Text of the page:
Imagine traveling down a stone passage into a dark series of tunnels, many with entrance gates made of wrought iron, which contain the remains of 6 million people. Welcome to the Paris Catacombs, a massive grave right under Paris streets (including homes and other buildings).
The situation begin in the 1200s when churches struggled to meet the demand of Christians wanting to be buried in consecrated ground. Most of the churches were located within Paris city limits but at the time no one stopped to consider how large the burial grounds would become. In time, the mass graves became overcrowded. Churches then started to bury remains one on top of the other. This solution contributed to a number of health risks including decaying remains being found in the drinking water!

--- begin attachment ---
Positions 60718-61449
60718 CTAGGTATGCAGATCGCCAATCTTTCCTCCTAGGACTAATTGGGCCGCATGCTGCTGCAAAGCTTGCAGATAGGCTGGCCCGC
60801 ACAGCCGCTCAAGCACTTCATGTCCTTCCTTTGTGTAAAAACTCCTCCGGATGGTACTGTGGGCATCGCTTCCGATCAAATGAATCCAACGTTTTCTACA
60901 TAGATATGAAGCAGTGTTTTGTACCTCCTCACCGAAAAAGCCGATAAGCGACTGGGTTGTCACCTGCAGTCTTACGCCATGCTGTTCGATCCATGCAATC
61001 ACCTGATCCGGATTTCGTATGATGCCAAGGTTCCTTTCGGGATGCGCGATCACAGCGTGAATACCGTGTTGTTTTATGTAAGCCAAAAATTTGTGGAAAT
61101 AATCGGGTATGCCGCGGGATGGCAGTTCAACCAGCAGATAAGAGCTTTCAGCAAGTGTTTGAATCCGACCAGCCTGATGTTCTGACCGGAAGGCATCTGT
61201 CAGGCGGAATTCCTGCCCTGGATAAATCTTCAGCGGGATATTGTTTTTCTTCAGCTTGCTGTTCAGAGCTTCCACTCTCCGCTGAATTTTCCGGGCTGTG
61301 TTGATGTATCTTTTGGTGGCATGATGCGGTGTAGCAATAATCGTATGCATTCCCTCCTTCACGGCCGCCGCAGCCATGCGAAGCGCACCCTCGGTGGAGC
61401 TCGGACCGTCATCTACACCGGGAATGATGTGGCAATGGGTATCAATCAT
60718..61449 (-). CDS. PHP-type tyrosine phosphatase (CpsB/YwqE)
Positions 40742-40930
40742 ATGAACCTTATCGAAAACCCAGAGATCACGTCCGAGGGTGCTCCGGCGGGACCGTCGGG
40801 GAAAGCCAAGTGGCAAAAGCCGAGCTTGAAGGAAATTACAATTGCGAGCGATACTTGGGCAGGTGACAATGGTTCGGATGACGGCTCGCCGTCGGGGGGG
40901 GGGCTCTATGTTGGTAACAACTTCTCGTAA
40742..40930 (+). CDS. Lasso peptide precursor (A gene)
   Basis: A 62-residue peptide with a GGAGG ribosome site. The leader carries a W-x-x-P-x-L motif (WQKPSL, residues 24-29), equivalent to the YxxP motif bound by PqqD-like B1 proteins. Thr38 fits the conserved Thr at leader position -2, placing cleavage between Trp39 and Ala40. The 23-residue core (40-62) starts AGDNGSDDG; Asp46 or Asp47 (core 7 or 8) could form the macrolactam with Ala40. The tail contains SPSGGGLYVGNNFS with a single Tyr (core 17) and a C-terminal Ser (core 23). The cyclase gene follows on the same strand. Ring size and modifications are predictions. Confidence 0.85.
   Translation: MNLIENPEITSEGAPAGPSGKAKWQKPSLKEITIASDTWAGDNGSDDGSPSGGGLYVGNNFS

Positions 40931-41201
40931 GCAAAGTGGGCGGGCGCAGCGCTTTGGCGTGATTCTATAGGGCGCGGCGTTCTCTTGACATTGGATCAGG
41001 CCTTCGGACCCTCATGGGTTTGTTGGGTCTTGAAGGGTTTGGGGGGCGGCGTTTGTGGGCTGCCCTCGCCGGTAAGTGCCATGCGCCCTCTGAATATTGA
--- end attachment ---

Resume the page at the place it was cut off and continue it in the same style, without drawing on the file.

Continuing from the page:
The Paris government was in the process of finding and mapping long abandoned query mines which ran underneath the city. A police officer came up with the idea of filling the mines with the remains of the overcrowded cemeteries. Moving of human remains began in 1786 and continued for two years before it was completed.
The bones are created in an artistic fashion, with walls made out of skulls and femur bones arranged in heart shapes. One circular room has a column of human bones.
The Catacombs are opened to the public.